Going Portable. My new MacBook Pro.

Date March 28, 2009

15 Macbook Pro

A number of things aligned in such a way lately that I decided to pull the trigger on a new MacBook Pro (MBP for short).  I got the 15.4″ unibody late 2008 model, with a 2.4GHz Core 2 Duo and 2 GB of RAM which I’ll probably upgrade later on (I just read that 8GB kits are available).

I considered getting the smaller 13″ Macbook as it is equally as fast and would be quite portable at only 4.5 lbs, but ultimately I decided that for my purposes, I would need a larger screen.  As an amateur photographer I use Adobe Lightroom and Photoshop quite a bit.  I could probably use Photoshop on a smaller screen, but Lightroom really demands a fair amount of screen real estate in order to get the most out of it.  That being said, the Pro model also includes a faster graphics processor which has its benefits as well, especially with the latest version of Photoshop CS4.

First Impressions

I knew I’d be happy with my MBP as Apple hasn’t disappointed me in the past with any of their hardware offerings such as ipods, iphone, etc.  Plus, I’ve read many good things about the macbook line including how they are the fastest notebooks even when running Windows.  So far I’m a very happy customer!

I’m not going to outline all the features of the MBP in this post.  You can find all the info you need on Apple’s website.  I will, however, talk about what I find are the most notable points of this laptop:

1. Multi-touch trackpad.  I didn’t think it would be that impressive.  Being a mouse-in-hand type guy until I got this laptop last week I always assumed trackpads were horrible devices only to be used in emergencies as a last resort.  But this trackpad is vastly superior to anything else I’ve ever used.  The texture is fantastic.  Your finger does not stick, and it just glides smoothly over the surface.  The use of multitouch is probably the best invention on a notebook since the invention of the touchpad.  I do not miss the mouse at all, and I think this is actually more intuitive for scrolling in all directions.  Using two fingers you can scroll up, down, left, right and anything in between.  This comes in pretty handy on large webpages.

2. Noise, or lack of noise I should say.  This laptop is by far the quietest machine I’ve ever used.  For a while I thought I heard the fans running, which was bothering me because the machine was running quite cool, but it turns out that the noise I heard was the hard drive spinning.  You can only hear this in extremely quiet environments, but it’s there.  I’m not sure if this is a design flaw or not, it doesn’t really bother me anyways.

3. Size.  This laptop is thin and relatively light compared to its competition.  There is something to be said about a thin notebook.  It becomes that much easier to carry around.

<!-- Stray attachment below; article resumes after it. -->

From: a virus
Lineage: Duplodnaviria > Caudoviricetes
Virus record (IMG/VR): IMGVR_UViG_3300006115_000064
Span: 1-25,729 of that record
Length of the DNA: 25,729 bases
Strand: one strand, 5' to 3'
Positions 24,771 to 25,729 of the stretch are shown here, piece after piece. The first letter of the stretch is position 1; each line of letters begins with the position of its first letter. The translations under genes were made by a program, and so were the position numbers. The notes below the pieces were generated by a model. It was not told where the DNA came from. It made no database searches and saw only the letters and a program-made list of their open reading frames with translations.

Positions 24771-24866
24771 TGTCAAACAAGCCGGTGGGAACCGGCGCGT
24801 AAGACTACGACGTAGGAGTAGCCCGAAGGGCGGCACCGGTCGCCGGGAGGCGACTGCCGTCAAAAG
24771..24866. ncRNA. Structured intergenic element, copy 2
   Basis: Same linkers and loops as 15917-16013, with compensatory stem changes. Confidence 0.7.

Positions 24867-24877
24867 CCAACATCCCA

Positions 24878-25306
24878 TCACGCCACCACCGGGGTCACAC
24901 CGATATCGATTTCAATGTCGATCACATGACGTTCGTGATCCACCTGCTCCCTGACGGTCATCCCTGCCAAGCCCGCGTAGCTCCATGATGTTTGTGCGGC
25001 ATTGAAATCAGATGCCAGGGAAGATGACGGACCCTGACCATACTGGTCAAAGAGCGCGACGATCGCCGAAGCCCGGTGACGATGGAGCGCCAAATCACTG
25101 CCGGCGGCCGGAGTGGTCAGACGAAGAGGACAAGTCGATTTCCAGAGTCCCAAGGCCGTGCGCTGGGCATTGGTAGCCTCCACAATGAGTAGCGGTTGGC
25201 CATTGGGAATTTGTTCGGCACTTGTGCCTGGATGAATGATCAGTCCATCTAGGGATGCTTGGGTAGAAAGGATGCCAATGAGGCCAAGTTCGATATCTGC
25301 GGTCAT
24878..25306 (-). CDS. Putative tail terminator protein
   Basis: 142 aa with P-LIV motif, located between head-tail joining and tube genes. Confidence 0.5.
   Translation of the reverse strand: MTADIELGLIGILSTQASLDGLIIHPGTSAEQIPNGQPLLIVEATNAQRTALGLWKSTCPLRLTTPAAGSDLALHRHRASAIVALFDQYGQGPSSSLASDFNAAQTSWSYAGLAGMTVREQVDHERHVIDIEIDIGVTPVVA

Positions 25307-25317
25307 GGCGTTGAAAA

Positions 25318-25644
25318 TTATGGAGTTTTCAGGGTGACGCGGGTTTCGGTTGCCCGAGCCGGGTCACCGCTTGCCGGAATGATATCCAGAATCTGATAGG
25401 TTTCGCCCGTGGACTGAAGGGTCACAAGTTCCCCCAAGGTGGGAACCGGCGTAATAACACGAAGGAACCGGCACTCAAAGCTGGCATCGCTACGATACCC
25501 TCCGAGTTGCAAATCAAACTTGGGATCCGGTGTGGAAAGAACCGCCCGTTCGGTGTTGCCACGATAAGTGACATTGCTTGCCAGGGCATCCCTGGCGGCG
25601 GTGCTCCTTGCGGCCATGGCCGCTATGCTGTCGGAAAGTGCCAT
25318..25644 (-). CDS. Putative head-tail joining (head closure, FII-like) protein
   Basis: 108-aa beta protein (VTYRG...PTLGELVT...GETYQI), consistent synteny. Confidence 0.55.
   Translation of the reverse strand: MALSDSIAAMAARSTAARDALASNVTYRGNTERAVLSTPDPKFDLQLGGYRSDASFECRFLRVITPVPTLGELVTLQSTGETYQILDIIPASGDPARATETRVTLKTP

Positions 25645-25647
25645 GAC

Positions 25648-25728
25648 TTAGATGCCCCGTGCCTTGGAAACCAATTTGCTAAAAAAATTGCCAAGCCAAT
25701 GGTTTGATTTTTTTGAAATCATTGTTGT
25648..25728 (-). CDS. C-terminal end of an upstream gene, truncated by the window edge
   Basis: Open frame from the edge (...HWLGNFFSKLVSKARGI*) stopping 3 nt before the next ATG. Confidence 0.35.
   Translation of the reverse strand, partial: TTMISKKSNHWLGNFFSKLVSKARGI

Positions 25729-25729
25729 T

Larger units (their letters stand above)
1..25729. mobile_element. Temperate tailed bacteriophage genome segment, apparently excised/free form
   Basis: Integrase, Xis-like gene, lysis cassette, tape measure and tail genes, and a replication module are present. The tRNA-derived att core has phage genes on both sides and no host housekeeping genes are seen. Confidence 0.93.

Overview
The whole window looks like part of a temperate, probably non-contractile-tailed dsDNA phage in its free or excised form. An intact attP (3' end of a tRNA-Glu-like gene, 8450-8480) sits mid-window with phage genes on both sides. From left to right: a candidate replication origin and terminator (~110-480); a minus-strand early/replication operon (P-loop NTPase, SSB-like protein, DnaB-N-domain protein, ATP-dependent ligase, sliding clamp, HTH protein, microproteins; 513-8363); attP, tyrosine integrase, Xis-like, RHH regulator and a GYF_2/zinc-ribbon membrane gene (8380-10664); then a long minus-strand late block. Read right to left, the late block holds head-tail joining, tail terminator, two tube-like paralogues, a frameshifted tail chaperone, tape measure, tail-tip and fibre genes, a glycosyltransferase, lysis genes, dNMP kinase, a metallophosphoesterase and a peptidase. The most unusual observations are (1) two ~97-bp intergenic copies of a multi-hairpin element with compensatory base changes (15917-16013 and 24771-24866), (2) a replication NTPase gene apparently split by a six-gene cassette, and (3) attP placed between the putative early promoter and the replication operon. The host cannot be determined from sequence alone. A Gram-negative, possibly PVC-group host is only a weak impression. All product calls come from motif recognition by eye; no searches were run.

4. Unibody design.  Apple really nailed this design feature by using a solid piece of aluminum as the case and key structural component of the laptop.  By doing this, they are able to make the laptop much thinner and lighter while also making it feel much more solid.  There is no flexing, or creaking of plastic panels on this machine.  It feels like a solid metal plate.

5. Last but not least is the smooth, minimalist design of the notebook.  The screen has a glass cover that extends to about 1/8″ from the edges and is flush with them.  This keeps things neat and tidy with no dust gathering between the LCD and the bezel.  Also, on the main body around the keyboard the design is very simple.  Very tiny holes are drilled for the speakers, and aside from the touchpad and inconspicuous power button, there is nothing else to clutter the design.  The power button is located in the top right of the main body and is mounted flush with the aluminum body.  This being my first Macbook, it took me a minute or so to locate the button!


I’ve had this machine for just over a month now.  I’ve used it quite a bit for day-to-day activities and fairly hardcore photography work.  I have never once wished I had an external mouse, or a faster processor.  I may invest in more RAM later as Lightroom 2 and Photoshop tend to like lots of the stuff and swapping between them can slow things down a little bit.  When running graphics or CPU intensive applications, the machine will get quite warm.  The fans will try to cool down the system but you won’t really notice them which is a really nice feature.

I have not run windows on this machine yet, but I’m sure it would run quite well.  I would definitely miss the benefits of multitouch and would likely need an external mouse, though I can’t say this for certain.  As well, windows might run slower due to its inferior architecture.  I’m a fan of OS X as it is essentially unix.  It runs quite well and I’ve never had any issues with it.  In fact, OS X might be the one feature that drew me towards Apple in the first place!

One Response to “Going Portable. My new MacBook Pro.”

  1. Tony Hoang said:

    Hey about your macbook pro getting a little warm, try download smc fan control. it’s a little application where you can adjust the speed of your fans. the default is 2000rpm, adjust it to around 2500rpms. this is better as it makes the cooling down process better for your laptop before it actually gets to the point where the fans need to increase its speed.

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